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Day in the life of a female foster carer 29th December

‘In these circumstances it’s worth telling yourself that you’re only human and cannot make everything perfect.’

 

Background
My name is Tabatha and I have been a foster carer for 6 years.

The young people I have been privileged to meet have often been hugely affected by their life experiences and just want to feel safe. It is fascinating to see what they develop into when you assist them to find their voice! The results may not always be what you like, as they normally need to work through a lot of anger.
Since working for the Compass Group, I have provided a long term home for two sets of siblings, have offered respite for various young people and have supported two young people who were not in main stream schooling to return.

We are proud to be foster carers!

 

Monday 29th December

Christmas Day was a very odd affair for us this year, with my mum staying in the very posh shed with under floor heating and double glazing at the bottom of the garden, the 16 year old not really liking the gifts from her previous carer and the 8 year old loving the presents and the bike.

By the time we sat down to our meal the festive spirits were over flowing and we felt very pleased with ourselves that it was working. I guess we smiled too soon; the oldest somehow managed to drop the mirror off its hook behind the cupboard and shatter the plug off the wall. Not satisfied with that she then put her fingers in the live wires and electrocuted herself, thank goodness it was only mild!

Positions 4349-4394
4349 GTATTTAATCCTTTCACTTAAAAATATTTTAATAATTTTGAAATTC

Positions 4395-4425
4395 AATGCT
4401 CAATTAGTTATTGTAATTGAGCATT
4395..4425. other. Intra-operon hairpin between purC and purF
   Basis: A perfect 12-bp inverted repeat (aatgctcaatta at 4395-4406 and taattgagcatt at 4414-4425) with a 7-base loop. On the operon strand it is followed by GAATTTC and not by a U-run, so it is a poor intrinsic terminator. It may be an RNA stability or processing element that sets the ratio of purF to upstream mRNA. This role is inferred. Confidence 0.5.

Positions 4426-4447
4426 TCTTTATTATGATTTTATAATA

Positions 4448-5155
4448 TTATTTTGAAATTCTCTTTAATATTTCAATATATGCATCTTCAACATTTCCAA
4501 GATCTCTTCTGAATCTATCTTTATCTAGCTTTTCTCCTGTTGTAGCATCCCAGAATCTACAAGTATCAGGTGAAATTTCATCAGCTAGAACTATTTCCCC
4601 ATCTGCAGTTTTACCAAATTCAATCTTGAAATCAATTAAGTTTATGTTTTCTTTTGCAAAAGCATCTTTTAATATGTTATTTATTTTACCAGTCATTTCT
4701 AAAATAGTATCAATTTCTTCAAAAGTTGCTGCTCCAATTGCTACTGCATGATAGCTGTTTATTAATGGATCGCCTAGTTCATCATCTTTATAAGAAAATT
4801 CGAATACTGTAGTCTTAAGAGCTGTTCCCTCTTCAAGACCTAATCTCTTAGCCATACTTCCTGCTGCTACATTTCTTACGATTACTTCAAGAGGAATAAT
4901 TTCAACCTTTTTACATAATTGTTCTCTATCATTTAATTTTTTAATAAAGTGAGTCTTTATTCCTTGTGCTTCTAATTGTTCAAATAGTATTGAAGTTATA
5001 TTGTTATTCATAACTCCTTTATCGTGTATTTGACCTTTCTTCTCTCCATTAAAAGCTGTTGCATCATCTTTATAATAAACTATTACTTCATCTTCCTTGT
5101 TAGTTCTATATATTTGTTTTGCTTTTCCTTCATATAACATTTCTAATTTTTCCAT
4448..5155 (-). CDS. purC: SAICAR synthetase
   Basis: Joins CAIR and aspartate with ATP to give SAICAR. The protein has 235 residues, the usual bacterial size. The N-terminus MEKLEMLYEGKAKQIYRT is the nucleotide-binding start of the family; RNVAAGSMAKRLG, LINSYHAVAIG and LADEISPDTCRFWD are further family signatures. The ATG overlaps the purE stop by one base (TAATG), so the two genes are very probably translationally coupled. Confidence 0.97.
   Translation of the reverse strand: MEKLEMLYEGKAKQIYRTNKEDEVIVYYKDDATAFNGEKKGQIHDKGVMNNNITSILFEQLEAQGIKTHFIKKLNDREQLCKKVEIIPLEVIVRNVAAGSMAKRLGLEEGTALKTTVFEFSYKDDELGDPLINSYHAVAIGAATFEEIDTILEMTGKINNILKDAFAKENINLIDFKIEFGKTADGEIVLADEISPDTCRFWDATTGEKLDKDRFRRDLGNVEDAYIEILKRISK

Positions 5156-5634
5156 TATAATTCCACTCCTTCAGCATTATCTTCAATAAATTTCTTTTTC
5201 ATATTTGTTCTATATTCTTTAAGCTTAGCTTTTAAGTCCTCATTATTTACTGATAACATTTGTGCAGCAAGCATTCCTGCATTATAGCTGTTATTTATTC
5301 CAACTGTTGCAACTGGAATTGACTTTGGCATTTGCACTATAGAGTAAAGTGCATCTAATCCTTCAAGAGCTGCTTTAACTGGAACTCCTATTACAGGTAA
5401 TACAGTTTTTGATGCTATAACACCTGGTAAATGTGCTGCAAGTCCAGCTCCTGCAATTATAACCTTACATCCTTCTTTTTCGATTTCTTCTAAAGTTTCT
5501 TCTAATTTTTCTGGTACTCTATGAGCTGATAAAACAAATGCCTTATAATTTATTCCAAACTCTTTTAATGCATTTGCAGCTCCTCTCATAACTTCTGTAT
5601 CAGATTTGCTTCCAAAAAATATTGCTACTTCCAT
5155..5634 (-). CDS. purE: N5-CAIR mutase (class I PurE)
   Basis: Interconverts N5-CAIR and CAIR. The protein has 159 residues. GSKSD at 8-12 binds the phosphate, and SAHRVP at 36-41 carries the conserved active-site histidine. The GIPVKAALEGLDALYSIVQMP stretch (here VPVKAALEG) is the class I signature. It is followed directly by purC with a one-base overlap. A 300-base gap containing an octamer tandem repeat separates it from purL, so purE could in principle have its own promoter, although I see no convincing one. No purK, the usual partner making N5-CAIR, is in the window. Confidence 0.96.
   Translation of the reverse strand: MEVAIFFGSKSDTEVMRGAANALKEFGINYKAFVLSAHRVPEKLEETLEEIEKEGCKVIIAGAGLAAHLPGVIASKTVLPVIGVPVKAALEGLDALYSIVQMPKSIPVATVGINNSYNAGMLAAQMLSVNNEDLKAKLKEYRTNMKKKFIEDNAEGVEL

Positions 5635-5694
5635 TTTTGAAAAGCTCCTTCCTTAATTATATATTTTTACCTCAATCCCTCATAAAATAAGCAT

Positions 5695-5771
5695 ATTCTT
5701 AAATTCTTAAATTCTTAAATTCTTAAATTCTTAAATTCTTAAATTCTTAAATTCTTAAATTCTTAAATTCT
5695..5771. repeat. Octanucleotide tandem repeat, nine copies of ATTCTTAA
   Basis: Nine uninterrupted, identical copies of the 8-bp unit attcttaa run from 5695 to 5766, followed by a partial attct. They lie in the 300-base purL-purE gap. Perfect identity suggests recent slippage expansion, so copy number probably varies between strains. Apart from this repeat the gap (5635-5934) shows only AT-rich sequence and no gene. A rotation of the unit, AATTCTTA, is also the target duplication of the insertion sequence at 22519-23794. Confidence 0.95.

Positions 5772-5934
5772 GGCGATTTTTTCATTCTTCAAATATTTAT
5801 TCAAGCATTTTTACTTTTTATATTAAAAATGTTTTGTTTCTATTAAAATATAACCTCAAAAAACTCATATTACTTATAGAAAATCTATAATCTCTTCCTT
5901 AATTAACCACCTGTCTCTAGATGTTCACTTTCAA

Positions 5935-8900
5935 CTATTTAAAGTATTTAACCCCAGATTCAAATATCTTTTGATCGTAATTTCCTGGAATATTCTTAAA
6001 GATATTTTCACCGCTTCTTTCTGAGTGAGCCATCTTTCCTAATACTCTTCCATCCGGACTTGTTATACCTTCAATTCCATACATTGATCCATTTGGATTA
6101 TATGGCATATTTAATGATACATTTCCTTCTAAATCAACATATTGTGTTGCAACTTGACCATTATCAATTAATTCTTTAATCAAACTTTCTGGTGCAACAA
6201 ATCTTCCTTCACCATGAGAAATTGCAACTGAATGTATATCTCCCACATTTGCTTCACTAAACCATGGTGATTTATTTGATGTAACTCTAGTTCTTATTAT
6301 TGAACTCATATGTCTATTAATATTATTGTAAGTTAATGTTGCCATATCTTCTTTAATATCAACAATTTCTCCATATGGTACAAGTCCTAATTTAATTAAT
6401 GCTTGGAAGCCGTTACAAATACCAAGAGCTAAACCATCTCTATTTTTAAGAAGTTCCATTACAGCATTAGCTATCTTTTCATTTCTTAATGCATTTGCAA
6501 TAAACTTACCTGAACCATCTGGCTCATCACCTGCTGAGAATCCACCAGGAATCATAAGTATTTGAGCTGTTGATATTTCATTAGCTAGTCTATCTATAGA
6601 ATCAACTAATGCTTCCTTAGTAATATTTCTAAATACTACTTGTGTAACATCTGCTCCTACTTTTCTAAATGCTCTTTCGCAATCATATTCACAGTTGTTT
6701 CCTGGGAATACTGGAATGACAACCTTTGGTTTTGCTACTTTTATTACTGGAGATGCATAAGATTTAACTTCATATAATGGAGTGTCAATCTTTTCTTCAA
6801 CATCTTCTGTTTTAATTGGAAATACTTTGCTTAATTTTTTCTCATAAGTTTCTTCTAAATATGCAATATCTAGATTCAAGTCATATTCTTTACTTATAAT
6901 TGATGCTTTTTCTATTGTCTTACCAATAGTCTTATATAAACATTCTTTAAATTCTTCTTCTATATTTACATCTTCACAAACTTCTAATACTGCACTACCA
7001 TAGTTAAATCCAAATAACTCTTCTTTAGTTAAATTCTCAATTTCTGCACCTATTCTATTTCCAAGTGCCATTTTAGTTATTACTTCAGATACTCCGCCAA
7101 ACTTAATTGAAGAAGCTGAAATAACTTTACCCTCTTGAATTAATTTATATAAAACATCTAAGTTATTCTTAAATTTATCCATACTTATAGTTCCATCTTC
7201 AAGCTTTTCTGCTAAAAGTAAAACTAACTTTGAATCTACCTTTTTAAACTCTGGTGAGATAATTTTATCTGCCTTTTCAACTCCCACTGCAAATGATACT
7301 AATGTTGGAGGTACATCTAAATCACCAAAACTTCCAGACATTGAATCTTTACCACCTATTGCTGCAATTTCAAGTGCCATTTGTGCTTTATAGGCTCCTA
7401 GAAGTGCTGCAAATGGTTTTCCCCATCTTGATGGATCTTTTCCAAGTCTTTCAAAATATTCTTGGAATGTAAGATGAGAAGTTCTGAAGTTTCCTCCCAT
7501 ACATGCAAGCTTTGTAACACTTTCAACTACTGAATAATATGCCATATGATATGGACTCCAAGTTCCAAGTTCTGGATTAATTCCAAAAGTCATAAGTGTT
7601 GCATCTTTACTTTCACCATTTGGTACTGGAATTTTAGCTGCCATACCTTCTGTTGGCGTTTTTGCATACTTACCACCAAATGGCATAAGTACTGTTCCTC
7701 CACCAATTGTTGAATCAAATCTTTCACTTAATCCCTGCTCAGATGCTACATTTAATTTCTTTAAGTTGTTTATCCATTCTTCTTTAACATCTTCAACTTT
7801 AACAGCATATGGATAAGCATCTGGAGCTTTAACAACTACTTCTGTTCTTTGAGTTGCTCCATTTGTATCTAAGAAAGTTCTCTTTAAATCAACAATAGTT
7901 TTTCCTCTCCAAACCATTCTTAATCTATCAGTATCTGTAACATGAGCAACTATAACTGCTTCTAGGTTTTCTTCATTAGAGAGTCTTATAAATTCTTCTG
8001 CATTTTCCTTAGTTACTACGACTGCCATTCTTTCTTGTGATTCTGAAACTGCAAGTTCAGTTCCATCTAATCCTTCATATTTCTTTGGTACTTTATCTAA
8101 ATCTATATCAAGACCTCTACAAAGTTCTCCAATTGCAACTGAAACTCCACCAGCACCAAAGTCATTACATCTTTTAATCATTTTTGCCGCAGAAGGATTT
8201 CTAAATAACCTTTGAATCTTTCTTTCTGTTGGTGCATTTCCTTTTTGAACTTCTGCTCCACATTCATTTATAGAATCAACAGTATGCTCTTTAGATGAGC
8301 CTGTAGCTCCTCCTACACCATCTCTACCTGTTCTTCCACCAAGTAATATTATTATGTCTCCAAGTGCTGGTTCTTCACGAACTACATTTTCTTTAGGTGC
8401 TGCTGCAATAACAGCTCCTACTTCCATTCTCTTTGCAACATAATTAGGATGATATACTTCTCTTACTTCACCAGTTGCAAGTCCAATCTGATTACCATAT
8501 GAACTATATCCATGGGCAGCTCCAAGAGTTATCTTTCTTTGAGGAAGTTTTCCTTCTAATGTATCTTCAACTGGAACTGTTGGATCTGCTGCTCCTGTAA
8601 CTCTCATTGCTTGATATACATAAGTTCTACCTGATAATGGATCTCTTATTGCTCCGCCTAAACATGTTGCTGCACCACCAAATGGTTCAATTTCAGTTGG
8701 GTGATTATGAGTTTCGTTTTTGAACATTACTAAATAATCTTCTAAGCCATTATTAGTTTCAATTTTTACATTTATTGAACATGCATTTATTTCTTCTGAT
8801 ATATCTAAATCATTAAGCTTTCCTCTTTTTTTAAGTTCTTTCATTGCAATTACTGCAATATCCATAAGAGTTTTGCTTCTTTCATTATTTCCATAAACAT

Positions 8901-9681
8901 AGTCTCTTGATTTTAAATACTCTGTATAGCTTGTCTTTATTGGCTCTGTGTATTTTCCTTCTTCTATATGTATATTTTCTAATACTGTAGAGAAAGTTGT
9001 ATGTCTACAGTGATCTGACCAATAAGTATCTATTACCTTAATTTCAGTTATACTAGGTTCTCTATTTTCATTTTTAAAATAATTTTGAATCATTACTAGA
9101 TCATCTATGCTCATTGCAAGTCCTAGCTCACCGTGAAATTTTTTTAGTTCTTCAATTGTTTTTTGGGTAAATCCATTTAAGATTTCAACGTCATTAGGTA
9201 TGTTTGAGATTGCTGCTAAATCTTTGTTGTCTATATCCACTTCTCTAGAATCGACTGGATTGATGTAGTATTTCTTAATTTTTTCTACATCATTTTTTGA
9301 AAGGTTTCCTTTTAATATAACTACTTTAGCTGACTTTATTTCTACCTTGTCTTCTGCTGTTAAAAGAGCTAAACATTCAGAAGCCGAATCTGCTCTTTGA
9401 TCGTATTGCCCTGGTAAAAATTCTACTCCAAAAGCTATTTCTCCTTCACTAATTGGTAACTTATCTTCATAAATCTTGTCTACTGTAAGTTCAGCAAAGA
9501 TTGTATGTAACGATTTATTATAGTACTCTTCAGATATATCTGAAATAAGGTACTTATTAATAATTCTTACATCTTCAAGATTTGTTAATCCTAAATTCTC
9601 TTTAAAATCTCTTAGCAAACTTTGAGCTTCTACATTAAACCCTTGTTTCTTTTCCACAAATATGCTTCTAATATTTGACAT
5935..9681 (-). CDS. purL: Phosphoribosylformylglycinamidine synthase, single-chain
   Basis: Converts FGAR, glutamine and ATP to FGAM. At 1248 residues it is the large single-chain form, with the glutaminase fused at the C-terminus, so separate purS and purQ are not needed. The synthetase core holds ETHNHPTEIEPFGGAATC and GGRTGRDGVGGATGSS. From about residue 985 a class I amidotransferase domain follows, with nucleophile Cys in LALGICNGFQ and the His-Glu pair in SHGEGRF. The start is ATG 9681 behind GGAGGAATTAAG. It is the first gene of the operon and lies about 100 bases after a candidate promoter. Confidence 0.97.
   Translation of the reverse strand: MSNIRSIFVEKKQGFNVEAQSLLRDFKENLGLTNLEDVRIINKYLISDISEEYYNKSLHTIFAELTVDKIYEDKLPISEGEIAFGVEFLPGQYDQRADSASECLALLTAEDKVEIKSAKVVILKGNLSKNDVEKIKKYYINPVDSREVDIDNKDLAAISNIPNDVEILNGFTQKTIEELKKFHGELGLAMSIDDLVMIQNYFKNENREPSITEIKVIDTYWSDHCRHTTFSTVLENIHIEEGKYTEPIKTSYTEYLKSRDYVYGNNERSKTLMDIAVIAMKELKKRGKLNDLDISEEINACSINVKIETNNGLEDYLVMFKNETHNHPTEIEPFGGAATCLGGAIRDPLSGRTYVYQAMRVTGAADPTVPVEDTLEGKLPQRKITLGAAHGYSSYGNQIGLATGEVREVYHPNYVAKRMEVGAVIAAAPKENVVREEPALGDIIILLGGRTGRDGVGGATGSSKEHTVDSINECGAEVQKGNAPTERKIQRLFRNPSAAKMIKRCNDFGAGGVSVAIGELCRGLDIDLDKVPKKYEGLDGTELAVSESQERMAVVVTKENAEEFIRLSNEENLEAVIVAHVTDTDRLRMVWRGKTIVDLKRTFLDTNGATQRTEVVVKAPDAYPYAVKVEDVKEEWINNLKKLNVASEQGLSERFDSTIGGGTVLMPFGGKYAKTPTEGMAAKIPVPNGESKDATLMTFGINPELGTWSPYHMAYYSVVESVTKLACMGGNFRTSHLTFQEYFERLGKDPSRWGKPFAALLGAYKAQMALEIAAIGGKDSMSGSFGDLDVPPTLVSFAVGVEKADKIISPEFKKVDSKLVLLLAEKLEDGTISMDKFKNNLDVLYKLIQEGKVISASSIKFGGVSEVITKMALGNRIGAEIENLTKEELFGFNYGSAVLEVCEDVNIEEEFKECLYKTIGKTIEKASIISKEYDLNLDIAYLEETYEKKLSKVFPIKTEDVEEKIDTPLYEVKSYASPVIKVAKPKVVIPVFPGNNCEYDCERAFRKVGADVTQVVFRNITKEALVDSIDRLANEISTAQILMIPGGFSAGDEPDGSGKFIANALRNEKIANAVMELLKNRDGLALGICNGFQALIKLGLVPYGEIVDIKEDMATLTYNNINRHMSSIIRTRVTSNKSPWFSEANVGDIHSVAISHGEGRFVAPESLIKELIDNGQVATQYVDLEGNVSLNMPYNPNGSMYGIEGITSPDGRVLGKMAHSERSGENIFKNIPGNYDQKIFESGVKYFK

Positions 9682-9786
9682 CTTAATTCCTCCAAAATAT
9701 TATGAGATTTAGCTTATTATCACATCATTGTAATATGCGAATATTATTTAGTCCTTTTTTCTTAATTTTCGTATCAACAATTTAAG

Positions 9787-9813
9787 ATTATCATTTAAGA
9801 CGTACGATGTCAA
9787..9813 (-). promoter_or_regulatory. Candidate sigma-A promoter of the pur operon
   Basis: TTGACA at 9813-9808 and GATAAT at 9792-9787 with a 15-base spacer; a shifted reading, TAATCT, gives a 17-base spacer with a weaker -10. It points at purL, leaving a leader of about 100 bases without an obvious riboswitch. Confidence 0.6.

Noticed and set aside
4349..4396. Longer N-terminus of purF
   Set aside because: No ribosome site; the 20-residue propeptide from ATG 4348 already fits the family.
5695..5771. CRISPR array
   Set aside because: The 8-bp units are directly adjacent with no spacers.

So my evening was spent moving furniture for the 16 year old, re-hanging a mirror and mending the plug so she could watch her new TV. She was furious with me for her situation and I felt she was immensely disappointed. It’s only after the event when you have time to reflect that she is probably missing her old carer and her Birth family. At bedtime the 8 year old gave me a huge hug at and told me that it was the best Christmas she had ever had. I would love to get to the point where the older child is able to express herself more.

In these circumstances it’s worth telling yourself that you’re only human and cannot make everything perfect. Most families have issues like these and when you reach out to a young person every little action you take is meaningful. What is most important is that we keep developing our skills and offering a stable place to the young people. When I feel like this it’s good to talk to my supervising social worker, she has a really good way of making me see all sides and reminding me of the progress that both children are making. I’m really glad I invested the time into getting to know her as she always has my best interests at heart.

I go to bed smiling on Christmas Day and feeling that fostering is the best job in the world.